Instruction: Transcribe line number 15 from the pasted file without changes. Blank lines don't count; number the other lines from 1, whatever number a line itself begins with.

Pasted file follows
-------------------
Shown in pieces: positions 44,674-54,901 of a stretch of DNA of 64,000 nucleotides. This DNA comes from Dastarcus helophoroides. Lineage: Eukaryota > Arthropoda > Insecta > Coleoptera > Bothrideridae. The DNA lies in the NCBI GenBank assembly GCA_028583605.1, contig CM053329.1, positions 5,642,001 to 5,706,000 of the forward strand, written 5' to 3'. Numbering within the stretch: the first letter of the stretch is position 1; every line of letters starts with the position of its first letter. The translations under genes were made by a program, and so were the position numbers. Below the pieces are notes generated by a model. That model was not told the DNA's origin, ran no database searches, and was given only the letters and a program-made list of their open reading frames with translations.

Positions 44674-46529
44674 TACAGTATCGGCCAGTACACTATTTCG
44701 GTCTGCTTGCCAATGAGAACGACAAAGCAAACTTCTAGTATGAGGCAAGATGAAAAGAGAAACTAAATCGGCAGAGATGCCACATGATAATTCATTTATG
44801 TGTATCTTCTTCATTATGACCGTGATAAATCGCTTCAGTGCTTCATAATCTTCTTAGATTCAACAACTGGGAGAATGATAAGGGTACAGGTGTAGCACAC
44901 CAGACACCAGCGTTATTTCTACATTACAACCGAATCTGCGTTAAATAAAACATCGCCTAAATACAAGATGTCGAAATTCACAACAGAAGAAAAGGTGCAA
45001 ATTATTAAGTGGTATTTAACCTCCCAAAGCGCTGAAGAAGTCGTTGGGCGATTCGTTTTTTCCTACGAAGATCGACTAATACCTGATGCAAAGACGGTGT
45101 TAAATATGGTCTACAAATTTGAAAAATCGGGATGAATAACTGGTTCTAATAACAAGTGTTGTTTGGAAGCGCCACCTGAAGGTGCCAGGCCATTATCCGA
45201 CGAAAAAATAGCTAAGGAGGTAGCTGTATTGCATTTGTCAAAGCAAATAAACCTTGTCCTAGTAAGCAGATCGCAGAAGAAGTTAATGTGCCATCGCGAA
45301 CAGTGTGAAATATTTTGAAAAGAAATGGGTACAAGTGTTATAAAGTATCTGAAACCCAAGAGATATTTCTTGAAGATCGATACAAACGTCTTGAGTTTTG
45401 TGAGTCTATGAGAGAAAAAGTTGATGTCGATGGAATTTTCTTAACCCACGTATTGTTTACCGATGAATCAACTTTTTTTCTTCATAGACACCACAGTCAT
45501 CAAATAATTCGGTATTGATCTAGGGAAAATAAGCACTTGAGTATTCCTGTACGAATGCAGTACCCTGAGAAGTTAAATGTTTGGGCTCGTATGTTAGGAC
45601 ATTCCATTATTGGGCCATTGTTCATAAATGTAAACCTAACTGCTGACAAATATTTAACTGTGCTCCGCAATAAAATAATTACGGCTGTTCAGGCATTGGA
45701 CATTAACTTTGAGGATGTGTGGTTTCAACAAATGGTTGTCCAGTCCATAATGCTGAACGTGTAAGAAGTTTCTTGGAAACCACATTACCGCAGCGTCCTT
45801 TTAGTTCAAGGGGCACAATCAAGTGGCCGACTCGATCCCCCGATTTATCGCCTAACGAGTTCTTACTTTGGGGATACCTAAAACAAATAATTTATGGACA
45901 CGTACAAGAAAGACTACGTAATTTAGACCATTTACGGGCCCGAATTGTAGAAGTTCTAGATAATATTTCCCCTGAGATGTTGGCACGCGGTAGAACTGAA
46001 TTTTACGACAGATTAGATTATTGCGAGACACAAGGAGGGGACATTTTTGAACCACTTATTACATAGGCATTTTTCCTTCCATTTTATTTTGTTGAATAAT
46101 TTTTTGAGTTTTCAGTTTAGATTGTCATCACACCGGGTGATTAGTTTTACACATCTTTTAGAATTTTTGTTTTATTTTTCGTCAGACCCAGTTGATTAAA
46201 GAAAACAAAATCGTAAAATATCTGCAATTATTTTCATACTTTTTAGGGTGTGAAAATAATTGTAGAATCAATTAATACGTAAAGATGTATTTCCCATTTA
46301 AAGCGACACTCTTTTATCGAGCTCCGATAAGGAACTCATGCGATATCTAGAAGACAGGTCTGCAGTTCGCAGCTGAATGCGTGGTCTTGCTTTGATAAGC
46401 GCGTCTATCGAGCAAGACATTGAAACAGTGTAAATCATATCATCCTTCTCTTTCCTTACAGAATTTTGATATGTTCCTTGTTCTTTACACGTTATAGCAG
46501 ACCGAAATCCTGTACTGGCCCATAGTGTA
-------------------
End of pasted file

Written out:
45801 TTAGTTCAAGGGGCACAATCAAGTGGCCGACTCGATCCCCCGATTTATCGCCTAACGAGTTCTTACTTTGGGGATACCTAAAACAAATAATTTATGGACA